Vanessa’s Story

Giant Cell Myocarditis Symptoms Mistaken for a Septic Gall Bladder

Vanessa Made a Miraculous Recovery and Lives with Her Own Heart

Vanessa Made a Miraculous Recovery and Lives with Her Own Heart
Vanessa Hickey

As told by Vanessas family

Vanessa noticed a rash on her chest April 1st 2011. Although she had been training for a seven mile run, she was experiencing occasional fatigue and upset stomach. The rash kept getting worse and she was also noticing shortness of breath with exercise and went to the doctor three times over the next few weeks.

After celebrating her 40th birthday with friends, she woke up throwing up from what we assumed was a stomach bug. She was also having a little lightheadedness and slight chest pains, so we took her to a medical clinic.

After a chest X-ray, an EKG, and two bags of fluids, they still thought it was a nasty stomach bug and sent her home to rest.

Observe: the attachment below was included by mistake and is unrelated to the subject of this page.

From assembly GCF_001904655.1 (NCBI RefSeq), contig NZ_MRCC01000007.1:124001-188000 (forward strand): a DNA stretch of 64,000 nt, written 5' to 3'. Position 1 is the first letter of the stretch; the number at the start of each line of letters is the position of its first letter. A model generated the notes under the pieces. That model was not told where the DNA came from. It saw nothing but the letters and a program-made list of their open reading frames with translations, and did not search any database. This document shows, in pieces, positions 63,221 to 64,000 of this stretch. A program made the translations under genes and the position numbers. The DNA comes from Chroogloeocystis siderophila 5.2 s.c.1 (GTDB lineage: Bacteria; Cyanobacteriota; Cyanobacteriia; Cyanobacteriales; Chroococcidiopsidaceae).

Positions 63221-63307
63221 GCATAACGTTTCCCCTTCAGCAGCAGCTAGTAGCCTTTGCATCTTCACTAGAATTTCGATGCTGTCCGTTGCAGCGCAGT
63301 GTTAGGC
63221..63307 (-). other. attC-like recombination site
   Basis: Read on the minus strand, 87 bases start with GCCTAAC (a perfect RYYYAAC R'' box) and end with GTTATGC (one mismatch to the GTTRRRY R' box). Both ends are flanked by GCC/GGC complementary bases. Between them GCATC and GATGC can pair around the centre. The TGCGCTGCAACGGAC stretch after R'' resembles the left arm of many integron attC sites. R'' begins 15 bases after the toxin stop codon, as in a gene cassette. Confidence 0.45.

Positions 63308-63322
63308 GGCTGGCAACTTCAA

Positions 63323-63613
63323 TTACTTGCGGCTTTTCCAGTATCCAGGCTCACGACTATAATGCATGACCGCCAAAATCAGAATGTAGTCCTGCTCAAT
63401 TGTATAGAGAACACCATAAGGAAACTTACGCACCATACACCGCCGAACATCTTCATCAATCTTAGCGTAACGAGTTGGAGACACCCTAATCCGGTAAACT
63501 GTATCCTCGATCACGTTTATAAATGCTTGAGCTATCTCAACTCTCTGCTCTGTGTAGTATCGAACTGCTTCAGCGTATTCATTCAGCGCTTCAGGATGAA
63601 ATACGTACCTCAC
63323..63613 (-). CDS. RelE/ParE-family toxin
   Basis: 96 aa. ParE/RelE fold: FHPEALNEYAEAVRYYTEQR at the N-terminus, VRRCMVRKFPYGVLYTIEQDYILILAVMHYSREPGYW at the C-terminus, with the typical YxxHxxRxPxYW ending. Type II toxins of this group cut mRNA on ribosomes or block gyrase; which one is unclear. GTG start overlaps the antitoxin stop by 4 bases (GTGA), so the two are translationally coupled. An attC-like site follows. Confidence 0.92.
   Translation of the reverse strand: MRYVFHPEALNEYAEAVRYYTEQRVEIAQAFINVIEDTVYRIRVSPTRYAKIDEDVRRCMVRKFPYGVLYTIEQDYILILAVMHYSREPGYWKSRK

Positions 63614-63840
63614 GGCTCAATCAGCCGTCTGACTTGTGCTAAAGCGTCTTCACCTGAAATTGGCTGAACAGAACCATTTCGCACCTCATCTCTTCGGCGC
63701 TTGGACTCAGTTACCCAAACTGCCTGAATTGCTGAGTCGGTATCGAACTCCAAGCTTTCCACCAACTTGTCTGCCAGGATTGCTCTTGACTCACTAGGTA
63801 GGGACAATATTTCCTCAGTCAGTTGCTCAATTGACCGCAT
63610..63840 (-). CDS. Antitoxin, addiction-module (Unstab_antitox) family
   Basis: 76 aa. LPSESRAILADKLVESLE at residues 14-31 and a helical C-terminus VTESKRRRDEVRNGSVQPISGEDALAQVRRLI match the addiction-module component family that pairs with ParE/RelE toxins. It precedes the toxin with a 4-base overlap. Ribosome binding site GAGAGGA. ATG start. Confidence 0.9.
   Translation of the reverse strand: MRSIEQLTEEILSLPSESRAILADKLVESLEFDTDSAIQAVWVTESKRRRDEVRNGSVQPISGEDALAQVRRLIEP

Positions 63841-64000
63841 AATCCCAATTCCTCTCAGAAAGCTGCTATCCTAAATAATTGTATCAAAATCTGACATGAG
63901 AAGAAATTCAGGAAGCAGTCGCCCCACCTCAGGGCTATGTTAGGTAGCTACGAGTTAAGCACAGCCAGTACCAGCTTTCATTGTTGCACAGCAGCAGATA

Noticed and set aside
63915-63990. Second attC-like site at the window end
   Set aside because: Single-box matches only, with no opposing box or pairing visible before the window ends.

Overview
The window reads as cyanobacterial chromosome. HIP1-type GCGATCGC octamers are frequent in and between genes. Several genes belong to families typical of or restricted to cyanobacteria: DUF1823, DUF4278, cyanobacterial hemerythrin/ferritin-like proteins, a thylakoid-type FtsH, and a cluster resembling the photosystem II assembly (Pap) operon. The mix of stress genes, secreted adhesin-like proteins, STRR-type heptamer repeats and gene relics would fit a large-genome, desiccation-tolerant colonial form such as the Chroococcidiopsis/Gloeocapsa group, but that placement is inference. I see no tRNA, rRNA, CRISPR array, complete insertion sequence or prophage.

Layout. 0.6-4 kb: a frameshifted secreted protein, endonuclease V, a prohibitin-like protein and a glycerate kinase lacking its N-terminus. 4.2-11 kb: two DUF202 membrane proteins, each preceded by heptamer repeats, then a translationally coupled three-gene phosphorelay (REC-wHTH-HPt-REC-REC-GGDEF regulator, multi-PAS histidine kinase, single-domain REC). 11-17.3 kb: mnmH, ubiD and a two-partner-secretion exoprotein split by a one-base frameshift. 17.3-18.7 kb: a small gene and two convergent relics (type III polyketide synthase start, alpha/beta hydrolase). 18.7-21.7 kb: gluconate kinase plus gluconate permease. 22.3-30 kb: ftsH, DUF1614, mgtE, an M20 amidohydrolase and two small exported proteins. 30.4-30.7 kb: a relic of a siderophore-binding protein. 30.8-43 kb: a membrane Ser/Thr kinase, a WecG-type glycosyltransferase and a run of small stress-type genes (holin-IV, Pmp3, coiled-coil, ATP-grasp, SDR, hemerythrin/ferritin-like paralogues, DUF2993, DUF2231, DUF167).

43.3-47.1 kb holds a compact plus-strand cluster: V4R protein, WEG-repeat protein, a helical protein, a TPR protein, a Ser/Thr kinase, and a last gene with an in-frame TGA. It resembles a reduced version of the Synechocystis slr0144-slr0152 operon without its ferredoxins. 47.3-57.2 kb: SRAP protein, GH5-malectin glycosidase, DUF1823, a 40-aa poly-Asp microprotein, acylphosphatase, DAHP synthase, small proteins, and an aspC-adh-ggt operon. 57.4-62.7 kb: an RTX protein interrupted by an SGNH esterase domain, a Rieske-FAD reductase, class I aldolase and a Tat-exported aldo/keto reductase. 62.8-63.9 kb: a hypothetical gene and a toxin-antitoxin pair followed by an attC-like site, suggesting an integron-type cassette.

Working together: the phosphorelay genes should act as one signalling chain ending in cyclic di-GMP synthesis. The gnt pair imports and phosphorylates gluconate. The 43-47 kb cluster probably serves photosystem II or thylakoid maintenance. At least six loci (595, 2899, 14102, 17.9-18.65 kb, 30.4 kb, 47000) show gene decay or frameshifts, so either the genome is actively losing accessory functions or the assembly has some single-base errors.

The symptoms continued to worsen so she went to our family doctor two days later. The doctor couldnt get a pulse, so he sent her down to the ER. As they were preparing to remove what they thought was an infected gall bladder, her blood pressure dropped at an alarming rate.

They put the surgery on hold while starting aggressive antibiotics to treat what they thought was a septic gall bladder. After checking her blood work, they believed she had a heart attack and then did an angioplasty to look for blockage. There was no blockage so they did an Echo to find her heart was only functioning at 12%.

She was transferred to UTSW and thanks to the knowledge of their heart failure team, they performed a risky heart biopsy and diagnosed her with a very rare auto-immune disease called giant cell myocarditis.

She was put on the heart transplant list, but her body began to react very positively to the treatment thanks to Dr. Leslie Coopers research on the disease. After three weeks in the Cardiovascular ICU, we are happy to say Vanessa has made a miraculous recovery and is at home with her own heart, which is now functioning normal with little or no scar tissue.